Incorporating green design thinking and specifications from the start will make life easier for everyone involved, particularly the builder, when it comes time to do the numbers. In Maine, quite a few architectural firms and independent architectural designers are well-versed in high-performance. If meeting with prospective designers for the first time, ask them about their experience in high-performance homes and if they have any certifications or accreditations that speak to their knowledge of sustainable design (examples include Certified Passive House Consultant, LEED Accredited Professional, Energy Star partner, etc.). Ideally, they can speak to performance strategies around insulation, air-sealing techniques, energy efficient mechanical systems and solar orientation.


As with designers, Maine boasts an abundance of highly qualified high-performance home builders. Any builder who has previously constructed a Passive House, Energy Star-certified or LEED-certified home is likely to have the knowledge required for building high-performance. The successful performance of a green home is predicated on a holistic balance of wall assemblies, mechanical systems, and more, so it is critical to find a builder who can put all the pieces in place. In addition to (or if necessary, in lieu of) the certification qualifiers noted above, look for a builder who shows a high level of attention to detail and who is familiar with air-source heat pump technology, solar installations and the verbiage and considerations around blower-door tests—such as hitting an “ACH 50” of 1.5 or better. Visit for more information.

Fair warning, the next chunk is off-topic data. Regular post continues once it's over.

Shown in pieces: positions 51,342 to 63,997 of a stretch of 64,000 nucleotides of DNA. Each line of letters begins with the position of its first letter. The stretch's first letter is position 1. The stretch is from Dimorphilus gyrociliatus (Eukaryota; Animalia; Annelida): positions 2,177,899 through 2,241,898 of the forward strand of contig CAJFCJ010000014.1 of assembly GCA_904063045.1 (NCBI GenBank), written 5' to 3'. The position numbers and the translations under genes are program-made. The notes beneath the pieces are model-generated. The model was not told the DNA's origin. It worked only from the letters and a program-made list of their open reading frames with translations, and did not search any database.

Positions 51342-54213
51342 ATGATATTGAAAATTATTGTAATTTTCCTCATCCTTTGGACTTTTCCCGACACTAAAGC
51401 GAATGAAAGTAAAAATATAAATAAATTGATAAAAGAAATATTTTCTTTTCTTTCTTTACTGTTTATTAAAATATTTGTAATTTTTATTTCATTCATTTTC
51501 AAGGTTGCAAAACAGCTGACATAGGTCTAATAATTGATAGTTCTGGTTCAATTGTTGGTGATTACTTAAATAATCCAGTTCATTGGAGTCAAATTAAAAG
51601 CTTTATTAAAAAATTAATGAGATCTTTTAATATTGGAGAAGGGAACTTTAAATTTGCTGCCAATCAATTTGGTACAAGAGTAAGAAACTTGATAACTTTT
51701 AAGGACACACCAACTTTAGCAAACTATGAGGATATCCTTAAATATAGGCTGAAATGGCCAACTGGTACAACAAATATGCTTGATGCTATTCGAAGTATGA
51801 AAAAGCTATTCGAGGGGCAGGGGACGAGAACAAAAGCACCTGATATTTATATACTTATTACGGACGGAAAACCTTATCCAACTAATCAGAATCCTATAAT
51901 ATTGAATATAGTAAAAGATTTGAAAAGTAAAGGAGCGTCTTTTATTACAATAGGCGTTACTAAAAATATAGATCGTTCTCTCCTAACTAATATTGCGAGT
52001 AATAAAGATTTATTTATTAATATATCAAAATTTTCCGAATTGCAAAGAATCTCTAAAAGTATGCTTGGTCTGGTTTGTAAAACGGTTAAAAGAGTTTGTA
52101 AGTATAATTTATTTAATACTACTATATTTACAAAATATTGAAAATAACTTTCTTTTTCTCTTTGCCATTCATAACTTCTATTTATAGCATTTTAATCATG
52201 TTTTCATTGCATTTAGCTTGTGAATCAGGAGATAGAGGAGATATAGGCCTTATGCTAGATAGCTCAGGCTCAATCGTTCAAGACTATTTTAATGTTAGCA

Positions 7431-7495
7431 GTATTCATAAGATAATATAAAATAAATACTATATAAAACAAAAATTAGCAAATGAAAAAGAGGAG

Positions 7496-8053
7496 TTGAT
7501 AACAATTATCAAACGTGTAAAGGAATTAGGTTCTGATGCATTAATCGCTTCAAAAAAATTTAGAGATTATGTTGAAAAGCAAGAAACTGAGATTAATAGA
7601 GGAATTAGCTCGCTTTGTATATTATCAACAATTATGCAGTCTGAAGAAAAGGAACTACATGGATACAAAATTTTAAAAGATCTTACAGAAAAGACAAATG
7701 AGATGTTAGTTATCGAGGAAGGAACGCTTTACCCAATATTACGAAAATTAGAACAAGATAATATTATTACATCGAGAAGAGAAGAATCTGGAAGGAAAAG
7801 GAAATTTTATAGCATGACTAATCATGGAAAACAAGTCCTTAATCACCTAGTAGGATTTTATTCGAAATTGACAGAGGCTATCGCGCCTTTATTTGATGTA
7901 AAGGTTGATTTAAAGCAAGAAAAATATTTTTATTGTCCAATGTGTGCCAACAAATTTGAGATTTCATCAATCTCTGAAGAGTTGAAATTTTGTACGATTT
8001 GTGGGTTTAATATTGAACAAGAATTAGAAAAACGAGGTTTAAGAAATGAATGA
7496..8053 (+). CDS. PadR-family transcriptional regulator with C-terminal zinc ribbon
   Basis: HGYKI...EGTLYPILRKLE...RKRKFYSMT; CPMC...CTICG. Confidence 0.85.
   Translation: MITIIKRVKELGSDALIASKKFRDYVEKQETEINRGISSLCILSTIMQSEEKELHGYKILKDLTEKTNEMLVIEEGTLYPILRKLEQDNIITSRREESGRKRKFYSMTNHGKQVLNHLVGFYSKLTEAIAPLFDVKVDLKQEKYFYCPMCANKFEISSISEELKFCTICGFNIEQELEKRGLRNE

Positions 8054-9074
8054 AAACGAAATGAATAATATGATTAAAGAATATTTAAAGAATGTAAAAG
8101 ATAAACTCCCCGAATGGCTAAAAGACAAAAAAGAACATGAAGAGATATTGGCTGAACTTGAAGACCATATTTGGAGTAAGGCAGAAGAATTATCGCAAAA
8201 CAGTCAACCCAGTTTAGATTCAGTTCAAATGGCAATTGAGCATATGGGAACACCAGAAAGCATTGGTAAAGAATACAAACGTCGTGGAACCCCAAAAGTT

Operating as third-party entities, energy raters verify the anticipated performance and corresponding operational costs of a proposed home. In doing so, they can also identify opportunities to improve performance. They evaluate the specifications, design characteristics, solar orientation, number of occupants and other contributing performance features of the home. They also determine how the home will perform, how much energy it will require and ultimately, how much it will cost to operate. Energy raters use energy modeling software to evaluate these conditions and will arrive at a “score” for the home.